Margaret Sanger, "On the 25th Anniversary of the Brownsville Clinic," 16 Oct 1941.

Source: "Margaret Sanger Papers, Library of CongressLibrary of Congress Microfilm 130:767."

Sanger gave this speech on October 16, 1941 at the Hotel Roosevelt to commemorate the 25th Anniversary of the Brownsville Birth Control Clinic in Brooklyn, New York. It was broadcast on WQXR in New York, and in other cities. Other speakers at the event were Richard N. Pierson, Canon Cornelius P. Trowbridge, Ira S. Wile, and Lawrence Fernsworth. For draft versions see Margaret Sanger Microfilm, Smith College Collections S72:285, 287, 289, 301, 308, and 317. An excerpt of this speech was published as "Birth Control and Civil Liberties" in the Churchman, Oct. 16, 1941 (Margaret Sanger Microfilm, Smith College Collections S72:315.

↑25th Anniversary -- Oct 16↓

Radio Material

On October 16, 1916, a gray day with overcast skies, the first birth control clinic was started in Brownsville, Brooklyn. Its purpose was to test the New York State law, and to free mothers from the slavery of ignorance and fear. This clinic also marked the first effort to place this subject in medical and public health channels, and to give it the scientific approach which it emphatically deserved and must have.

Twenty-five years ago there was no organization and no organized public opinion behind this idea. To the ignorance of the general public was added the wilful effort of our opponents to confuse the issue through misrepresentation of the meaning of the meaning of the term “birth control”. There was sarcasm from the public press, opposition from religious groups, and criticism from the medical profession. One must remember that there existed no scientific data in America from which to draw conclusions and prove our facts. There were no books, no literature, on the subject. There were no adequate methods available in the United States to guarantee a certain percentage of success. Medical magazines scarcely dealt with any phase, not even the medical aspects of the subject. Most difficult of all was the legal opposition, both State and Federal, which represented the barbed wire entanglements that had to be cleared from our path.

What then gave us the faith and strength to carry on? Only our (tormenting) knowledge of the needless waste of life and misery that women everywhere were enduring. We who worked closely with these mothers, especially the sick, the poor, the indigent, we know the facts. We know the infant death rate was terribly high and the maternal death rate also shamefully high. Records of that period revealed that over 2 million women were terminating their pregnancies illegally because they did not know how to prevent them. Thousands of these mothers died. Thousands more became invalids. Out of this single fact the birth control movement sprang into life.

We advocated birth control to enable mothers to space the births of their children to safeguard their own lives and health. We advocated it to save the lives of babies; to raise the standard of child life and childhood; to make parenthood a conscious responsibility--with children wanted before they are conceived--with no unwanted children born who all too often become a burden upon the community. We maintained that no mother should be forced through ignorance to bring a crippled, defective or sickly child into the world, and that parents should have the right to determine the size of their family according to the family income and the earning capacity of the father.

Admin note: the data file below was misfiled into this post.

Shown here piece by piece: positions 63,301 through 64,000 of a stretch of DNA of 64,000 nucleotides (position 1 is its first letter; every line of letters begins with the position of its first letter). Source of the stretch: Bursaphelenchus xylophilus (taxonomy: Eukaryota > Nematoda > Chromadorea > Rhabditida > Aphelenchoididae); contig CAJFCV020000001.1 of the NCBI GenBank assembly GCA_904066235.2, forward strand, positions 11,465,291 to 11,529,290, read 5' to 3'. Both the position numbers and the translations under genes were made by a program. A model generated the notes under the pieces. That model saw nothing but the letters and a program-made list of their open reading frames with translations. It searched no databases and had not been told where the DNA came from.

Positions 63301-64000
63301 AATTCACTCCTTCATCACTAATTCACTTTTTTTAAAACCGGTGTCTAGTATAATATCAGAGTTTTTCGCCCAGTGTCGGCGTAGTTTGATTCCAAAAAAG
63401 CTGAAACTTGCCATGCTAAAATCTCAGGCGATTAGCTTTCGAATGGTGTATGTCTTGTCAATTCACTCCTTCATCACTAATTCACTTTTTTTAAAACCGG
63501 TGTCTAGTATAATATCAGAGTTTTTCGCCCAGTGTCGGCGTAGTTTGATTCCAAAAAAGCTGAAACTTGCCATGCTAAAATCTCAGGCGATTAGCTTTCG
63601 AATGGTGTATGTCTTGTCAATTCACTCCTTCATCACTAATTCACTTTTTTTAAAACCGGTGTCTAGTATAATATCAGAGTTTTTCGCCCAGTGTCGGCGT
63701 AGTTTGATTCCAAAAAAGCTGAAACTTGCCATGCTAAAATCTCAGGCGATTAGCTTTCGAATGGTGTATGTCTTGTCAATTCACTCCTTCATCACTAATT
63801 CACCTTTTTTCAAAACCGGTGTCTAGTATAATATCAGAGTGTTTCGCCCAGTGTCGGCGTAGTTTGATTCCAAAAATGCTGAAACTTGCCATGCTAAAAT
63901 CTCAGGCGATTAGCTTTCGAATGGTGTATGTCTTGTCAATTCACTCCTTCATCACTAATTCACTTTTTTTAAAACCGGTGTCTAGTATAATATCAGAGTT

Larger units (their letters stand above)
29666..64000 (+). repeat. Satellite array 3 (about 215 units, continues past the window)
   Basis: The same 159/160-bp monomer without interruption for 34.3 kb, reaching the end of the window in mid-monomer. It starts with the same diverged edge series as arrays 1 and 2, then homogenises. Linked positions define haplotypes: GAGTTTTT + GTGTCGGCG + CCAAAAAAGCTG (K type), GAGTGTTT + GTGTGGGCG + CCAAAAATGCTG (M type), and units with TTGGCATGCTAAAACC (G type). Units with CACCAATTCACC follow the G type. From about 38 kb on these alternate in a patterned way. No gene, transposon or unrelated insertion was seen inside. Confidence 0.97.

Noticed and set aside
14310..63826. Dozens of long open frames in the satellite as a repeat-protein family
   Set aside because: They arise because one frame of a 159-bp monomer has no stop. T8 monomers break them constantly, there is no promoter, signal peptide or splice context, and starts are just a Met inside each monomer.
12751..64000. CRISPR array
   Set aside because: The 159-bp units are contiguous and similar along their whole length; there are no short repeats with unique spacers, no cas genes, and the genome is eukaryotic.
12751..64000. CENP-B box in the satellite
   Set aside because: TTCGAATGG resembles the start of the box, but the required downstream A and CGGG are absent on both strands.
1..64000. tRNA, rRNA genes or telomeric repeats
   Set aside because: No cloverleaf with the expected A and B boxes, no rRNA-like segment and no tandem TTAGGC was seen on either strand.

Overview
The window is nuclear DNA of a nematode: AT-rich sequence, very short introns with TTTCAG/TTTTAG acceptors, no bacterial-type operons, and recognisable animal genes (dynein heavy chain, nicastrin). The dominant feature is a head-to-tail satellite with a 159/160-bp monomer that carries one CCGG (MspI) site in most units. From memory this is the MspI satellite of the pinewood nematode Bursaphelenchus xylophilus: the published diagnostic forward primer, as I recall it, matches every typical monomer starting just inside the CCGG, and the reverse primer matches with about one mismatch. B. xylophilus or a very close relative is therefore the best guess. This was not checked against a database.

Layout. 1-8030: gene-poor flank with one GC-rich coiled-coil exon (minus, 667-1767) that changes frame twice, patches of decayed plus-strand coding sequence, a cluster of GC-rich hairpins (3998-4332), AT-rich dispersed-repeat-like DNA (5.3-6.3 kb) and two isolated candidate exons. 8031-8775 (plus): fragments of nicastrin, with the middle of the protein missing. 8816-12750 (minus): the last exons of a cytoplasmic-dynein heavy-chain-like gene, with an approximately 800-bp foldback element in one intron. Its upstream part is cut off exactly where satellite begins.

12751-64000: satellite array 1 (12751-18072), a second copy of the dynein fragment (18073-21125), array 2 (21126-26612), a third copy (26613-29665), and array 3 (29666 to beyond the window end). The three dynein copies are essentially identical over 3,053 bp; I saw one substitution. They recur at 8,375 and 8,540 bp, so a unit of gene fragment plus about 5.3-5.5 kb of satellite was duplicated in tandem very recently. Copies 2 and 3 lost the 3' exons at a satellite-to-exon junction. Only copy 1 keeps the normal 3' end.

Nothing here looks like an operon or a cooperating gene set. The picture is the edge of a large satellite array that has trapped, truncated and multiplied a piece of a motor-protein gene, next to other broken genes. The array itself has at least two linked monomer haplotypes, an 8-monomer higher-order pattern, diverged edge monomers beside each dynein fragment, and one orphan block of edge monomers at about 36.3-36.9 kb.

The Brownsville clinic attempted to put ↑translate↓ these ideas into practical service. Previous to its opening, a little group of us had little leaflets printed which we slipped into the mailboxes of that crowded, poverty-stricken community. They read; in English, Yiddish and Italian:

Can you afford to have a large family?

Do you want any more children?

If not, why do you have them?

Do not kill; do not take life, but prevent

Safe harmless information can be obtained of trained nurses at 46 Amboy Street

From these circulars 450 mothers came to Amboy St. within the next few days, with a new hope in their hearts. This army of women, assembling in a single block, with baby carriages and babies in their arms could not help but attract the attention of the police. As a result, despair soon replaced hope among these women, as 9 days after it opened its doors, the clinic was closed by the police. And this first American clinic, which in Holland would have been honored as a great public utility, was described in the Brooklyn court order which closed it as “a public nuisance”!

But we refused to accept this verdict without a fight. We challenged the decision and carried the case to the Supreme Court of New York State, with the result that in 1918 a decision was handed down which broke through the wall of legal confusion surrounding the birth control movement. It clarified and established the ↑legal and medical↓ right of doctors in this Empire State to give contraceptive information “for the cure or prevention of disease”.

While this decision was rendered in 1918, we had to wait almost 5 years, from 1918 to 1923, before we were able to find a physician who would stand beside us in re-establishing a practical program of service, from which we could build up a scientific background of medical case histories that would prove even to the most skeptical the importance of birth control in saving lives and promoting public welfare.

We now have the medical data. Our clinical methods have been tested by competent medical and scientific authorities. We have the records of nearly 100,000 patients at one center alone, plus the records of more than 600 other birth control centers, to support out claims. We know today what birth control will do; what it has done; and what it can do. We know that it has saved countless lives of mothers and children. We know that we have helped to keep intact the respect and affection and love of parents for each other ↑[↓ a necessary factor in happy marriages and permanent homes ↑]↓ ↑, we know we have helped to strengthen family life↓ .